Nagji and Tuff (2012) describe how offers (products or services) may be core, adjacent, or transformational. Core offers incrementally improve existing capabilities and expand existing markets; adjacent offers expand from existing business into “new to the company” business; and transformational offers are breakthroughs for markets that do not yet exist. Taking the core, adjacent, and transformational typography of offers in general as well as the market and academic writing describing ranges of IoT offers, the author proposes an IoT offer may fall into one of three categories:
- Core IoT: operationally focused offers that deliver cost reduction or other business performance improvement through the use of IoT sensors, actuators, and data. Such offers improve the customer’s current business.
- Adjacent IoT: offers that allow the customer to leverage the data that their business operation generates to provide new offers themselves. These new offers address a recognized market need and may include selling products as services – for example, selling machine hours as a service versus selling the machines as a product.
- Transformational IoT: offers that allow the customer to create breakthrough offers. As breakthroughs, a new market is to be created, and the offers are likely to depend on novel use of the data generated by IoT. As an example, a traditional product vendor may monetize the data on customer experience of their product or machine learning applied to the IoT data stream may identify new relationships and untapped needs.
A given IoT business offer should fall into one, and possibly more, of these types. There is also a progression inherent in these types, and hence, an offer may initially address a core opportunity but, over time, can be applied to adjacent or transformational opportunities as technologies and customer-adoption progress. This notion of a range or spectrum or apparent and latent customer needs is important to how an IoT startup might position against the opportunity. The startup must position knowing that the customer may make its vendor selection against one set of buying criteria but later recognize and address other needs.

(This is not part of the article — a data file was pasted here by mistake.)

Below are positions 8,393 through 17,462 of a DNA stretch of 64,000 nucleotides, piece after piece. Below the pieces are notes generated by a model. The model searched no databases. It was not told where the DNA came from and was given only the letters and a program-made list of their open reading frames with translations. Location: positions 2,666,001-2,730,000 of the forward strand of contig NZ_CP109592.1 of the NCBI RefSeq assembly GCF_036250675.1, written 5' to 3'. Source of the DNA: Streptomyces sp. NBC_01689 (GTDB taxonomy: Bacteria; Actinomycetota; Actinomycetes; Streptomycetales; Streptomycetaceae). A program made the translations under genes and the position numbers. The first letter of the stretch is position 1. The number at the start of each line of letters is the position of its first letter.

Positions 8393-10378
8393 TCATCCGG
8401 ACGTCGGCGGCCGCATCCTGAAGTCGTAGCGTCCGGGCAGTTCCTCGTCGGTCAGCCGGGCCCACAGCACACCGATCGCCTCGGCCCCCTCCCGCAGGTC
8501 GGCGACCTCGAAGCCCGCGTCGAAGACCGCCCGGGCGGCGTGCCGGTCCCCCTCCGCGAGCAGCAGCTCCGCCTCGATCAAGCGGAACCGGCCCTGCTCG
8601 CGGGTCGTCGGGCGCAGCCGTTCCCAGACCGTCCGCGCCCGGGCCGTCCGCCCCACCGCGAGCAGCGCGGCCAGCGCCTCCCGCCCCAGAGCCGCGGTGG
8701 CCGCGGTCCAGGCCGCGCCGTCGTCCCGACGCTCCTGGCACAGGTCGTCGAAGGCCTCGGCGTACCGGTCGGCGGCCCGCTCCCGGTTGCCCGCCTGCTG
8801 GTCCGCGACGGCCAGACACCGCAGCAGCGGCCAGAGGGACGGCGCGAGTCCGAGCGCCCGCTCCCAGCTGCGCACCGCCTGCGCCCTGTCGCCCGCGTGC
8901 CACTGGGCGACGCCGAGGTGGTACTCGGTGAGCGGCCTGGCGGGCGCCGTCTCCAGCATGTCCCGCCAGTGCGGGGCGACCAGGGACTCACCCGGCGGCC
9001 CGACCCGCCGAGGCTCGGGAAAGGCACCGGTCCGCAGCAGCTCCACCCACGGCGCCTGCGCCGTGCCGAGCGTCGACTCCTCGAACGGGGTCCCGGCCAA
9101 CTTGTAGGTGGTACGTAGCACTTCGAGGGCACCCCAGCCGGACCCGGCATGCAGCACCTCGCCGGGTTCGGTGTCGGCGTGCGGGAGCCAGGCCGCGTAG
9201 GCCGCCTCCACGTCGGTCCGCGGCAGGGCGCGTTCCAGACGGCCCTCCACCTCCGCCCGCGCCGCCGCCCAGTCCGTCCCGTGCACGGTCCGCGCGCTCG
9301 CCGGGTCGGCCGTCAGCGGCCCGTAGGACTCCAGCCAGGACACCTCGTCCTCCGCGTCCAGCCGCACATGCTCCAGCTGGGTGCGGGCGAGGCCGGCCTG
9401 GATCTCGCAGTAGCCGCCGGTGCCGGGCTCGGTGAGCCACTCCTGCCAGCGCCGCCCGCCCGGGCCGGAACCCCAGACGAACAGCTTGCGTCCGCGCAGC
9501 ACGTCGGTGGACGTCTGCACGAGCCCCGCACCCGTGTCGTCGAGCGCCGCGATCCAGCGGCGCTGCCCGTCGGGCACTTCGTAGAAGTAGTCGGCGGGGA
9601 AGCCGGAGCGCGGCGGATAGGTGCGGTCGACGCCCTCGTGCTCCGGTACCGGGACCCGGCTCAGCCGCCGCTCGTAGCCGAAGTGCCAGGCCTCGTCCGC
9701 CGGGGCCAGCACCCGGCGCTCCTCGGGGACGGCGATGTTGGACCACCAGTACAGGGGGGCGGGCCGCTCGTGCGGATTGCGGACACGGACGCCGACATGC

Compelling Value Propositions
Muegge (2012) explains how entrepreneurs can systematically discover their business models. One component of this systematic approach is the development of the stakeholder value propositions. There may be multiple stakeholders involved in any given business and there must be a compelling value proposition for each to participate. The compelling aspect of the value proposition is the basis for the selection of one supplier over the competition.
According to Anderson, Narus, and Van Rossum (2006), compelling value propositions have three attributes:
- Distinctive: the value delivered is superior to the competition.
- Measurable: the value delivered can be quantified in monetary terms.
- Sustainable: the superior, measurable value can be preserved and enhanced for a period of time.
Anderson and co-authors (2006) also provide a method for developing and refining a value proposition so that it is compelling. The central idea in their approach is that suppliers cannot simply list every possible benefit from their offer because competition exists, because customers are skeptical, and because customers often make choices based on specific needs rather than general and broad requirements.
Discovering the compelling value proposition is done iteratively (Anderson et al., 2006). The entrepreneur identifies, in sequence:
- All benefits: These are all benefits customers may receive from the entrepreneur’s offer, considering what is distinctive, measurable, and sustainable about each benefit.